The Yelangu S60T CF Handheld Stabilizer is one of the cheapest you can find but a very reliable choice. It's a great option for those with smaller cameras as it works with equipment under 6.6 lbs. This is one of the ones which does not use batteries, making it easy to carry around without worrying about charging it regularly. This one is great if you have a low budget but are quite skilled (it comes in at around $130). Indeed, the operator needs to be able to use it well in order for it to give the best results. This means it may not be the best choice for more clumsy people.
The CAME-TV P06 Carbon Fiber Stabilizer is another hand-held stabilizer which prides itself in rivaling the pricier Glidecam HD-Pro. It is one of the best options which you can get for a relatively low price and again, one that works well with lighter cameras. It can handle up to 6.2 lbs. This one requires no batteries, is easy to use and remarkably sturdy for its price-range.
The Neewer 24 handheld stabilizer is a cheap and reliable lightweight camera stabilizer. The stabilizer itself weights 4.8 pounds and it can handle cameras up to 6.6 lbs. Because of is carbon fibre frame, it is one of the lightest handheld stabilizers out there. It uses "Quick Release System" technology which makes it easier to mount and un-mount than many of its competitors, making it a lot more portable option. We would recommend it for people who need their stabilizer to be flexible, be light and easy to transport and quick to start using. With the Neewer you don't get the quality insurance of some of the more well-known brands mentioned here, but you do get good value for money with some innovative technology.
Type 2 - 3-axis gimbal stabilizers
The Zhiyun Crane 2 is a 3-axis gimbal stabilizer Review
The Zhiyun Crane 2 is a 3-axis gimbal stabilizer with a fantastic technical record. This one works on battery which is important to note, but fortunately has a remarkably long battery life. It is meant for lighter cameras and can handle those up to 7lbs. Technologically, the Zhiyun Crane 2 is quite advanced, offering options such as bluetooth connection and the ability to adjust settings from your phone. It also comes with a one year guarantee which should reassure about its technical abilities.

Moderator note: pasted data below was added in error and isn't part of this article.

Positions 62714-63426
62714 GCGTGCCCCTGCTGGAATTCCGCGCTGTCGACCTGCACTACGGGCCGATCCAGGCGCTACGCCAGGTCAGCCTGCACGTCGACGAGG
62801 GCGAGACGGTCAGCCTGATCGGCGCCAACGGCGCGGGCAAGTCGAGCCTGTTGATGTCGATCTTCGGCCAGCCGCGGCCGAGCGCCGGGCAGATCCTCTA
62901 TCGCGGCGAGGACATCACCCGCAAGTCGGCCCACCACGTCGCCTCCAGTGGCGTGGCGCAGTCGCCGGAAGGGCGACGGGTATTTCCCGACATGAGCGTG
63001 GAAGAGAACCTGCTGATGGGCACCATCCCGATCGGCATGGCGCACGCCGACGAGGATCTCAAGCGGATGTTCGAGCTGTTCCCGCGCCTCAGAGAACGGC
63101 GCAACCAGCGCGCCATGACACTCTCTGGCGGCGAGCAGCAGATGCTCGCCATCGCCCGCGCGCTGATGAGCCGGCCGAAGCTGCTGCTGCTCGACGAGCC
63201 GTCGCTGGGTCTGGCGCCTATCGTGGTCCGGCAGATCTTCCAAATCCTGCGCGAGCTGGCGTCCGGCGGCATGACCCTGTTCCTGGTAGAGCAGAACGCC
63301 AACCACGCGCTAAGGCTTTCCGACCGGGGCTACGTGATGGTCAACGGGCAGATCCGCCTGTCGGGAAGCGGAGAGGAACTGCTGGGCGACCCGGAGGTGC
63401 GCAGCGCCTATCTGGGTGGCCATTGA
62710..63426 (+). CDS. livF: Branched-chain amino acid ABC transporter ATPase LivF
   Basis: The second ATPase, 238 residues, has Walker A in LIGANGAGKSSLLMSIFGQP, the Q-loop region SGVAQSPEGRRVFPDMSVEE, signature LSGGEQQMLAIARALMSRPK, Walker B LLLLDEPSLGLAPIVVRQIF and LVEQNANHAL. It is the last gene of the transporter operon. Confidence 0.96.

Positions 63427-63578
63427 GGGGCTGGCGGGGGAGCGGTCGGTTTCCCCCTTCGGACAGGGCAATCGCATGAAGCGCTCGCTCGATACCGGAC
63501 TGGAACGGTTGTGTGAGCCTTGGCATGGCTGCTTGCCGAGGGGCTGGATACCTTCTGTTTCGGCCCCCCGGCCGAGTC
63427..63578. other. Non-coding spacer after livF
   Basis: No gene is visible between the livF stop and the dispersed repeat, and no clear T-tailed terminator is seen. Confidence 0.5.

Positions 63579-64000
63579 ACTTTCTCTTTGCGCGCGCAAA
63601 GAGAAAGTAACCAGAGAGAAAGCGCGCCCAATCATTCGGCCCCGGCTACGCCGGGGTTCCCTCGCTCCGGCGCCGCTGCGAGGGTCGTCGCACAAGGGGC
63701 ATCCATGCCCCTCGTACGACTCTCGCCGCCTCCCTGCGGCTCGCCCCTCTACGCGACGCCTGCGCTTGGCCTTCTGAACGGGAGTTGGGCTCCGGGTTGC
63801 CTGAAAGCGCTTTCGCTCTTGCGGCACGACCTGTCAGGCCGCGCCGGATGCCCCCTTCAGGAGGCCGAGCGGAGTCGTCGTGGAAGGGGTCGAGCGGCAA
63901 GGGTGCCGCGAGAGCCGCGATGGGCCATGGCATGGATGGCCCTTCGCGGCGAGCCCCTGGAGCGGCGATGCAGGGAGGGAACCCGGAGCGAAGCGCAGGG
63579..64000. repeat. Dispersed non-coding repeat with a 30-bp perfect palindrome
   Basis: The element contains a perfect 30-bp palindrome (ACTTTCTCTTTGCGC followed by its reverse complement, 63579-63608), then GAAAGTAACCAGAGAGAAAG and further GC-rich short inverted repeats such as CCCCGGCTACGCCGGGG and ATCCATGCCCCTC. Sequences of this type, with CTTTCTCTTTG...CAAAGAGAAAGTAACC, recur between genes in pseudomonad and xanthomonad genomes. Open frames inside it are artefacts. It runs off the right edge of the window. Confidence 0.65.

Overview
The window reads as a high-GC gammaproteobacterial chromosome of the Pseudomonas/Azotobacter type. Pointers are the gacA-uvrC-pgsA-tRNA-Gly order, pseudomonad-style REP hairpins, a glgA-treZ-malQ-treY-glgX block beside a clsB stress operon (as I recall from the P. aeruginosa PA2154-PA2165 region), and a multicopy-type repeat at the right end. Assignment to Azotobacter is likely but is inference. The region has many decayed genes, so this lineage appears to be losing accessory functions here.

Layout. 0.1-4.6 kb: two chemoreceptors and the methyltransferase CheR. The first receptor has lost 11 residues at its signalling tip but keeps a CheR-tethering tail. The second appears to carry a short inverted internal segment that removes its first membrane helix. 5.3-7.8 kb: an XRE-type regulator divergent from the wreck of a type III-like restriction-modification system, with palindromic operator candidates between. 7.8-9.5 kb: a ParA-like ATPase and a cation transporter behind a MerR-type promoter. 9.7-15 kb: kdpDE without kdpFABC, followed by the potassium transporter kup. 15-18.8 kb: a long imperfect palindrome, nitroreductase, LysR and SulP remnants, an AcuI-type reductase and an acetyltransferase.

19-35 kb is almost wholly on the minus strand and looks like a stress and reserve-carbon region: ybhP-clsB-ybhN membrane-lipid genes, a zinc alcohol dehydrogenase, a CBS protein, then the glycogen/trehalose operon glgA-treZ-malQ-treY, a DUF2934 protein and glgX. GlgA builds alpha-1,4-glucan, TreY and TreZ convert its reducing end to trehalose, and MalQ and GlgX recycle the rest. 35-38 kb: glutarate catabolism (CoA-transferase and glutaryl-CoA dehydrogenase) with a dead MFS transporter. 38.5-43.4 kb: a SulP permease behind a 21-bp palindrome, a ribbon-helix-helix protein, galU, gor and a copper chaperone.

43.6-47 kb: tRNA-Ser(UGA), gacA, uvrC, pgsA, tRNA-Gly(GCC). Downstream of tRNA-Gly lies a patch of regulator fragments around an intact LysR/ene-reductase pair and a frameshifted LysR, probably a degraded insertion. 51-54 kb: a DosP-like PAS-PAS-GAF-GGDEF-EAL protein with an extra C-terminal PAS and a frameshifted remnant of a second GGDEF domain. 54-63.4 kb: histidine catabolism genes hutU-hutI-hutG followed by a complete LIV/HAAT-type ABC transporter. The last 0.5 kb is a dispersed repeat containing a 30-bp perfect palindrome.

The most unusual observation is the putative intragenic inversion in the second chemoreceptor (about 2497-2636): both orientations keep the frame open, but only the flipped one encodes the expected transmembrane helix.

DJI Ronin M3 Axis Gimbal Stabilizer Review
The DJI Ronin M3 Axis Gimbal Stabilizer is another solid choice of a gimbal stabilizer. It supports up to 8 lbs so it works best with lighter cinema cameras. It can also be completed with a number of additional equipment, for example additional monitors, LED lights or microphones.
This one is definitely on the heavier side, but what this means is that it also gives great stable results. In fact, while it is still an amateur stabilizer, some of its functions are close to being professional.
It also works on battery, which is of good quality and durable.
Type 3 - Vest Stabilizers
Came-TV Pro Camera Vest System Review
The Came-TV Pro Camera Vest System is one of the best vest stabilizers on the market today. It has been compared to the Tiffen Steadicam to which it offers a cheaper alternative with an excellent track of technical specifications. Compared to the camera stabilizers listed above, it is suitable for much heavier equipment, but does well with lighter cameras too. It is recommended for using with cameras from 5 lbs all the way up to 33 lbs. As opposed to many of the cameras previously mentioned, it does not use a battery, which is one less thing to worry about. However, what this also means is that you will need to learn how to mechanically operate a stabilizer in case this is not something you are familiar with. While this has a bit of a learning curve, it is a useful skill and will help you dispense with battery-operated stabilizers. We would recommend this one for film makers with a smaller budget but a heavier camera. It is reliable, durable and although it is not the best in its category, it certainly is the best in its category at this given price point.
The type of stabilizer which you choose to go for should first and foremost take your needs into consideration. You need to ask yourself how much your camera weighs, how heavy a piece of equipment you are willing and able to carry with you, what your budget is, how comfortable you are with having to charge the stabilizer regularly and how well you know how to operate a stabilizer. These may seem like a lot of questions to ask yourself, but if you consider a camera stabilizer to be an essential piece of equipment, it is well worth taking the time to answer them. We hope that this guide has provided you with valuable insights into the workings of camera stabilizers, and the type that you might want to get.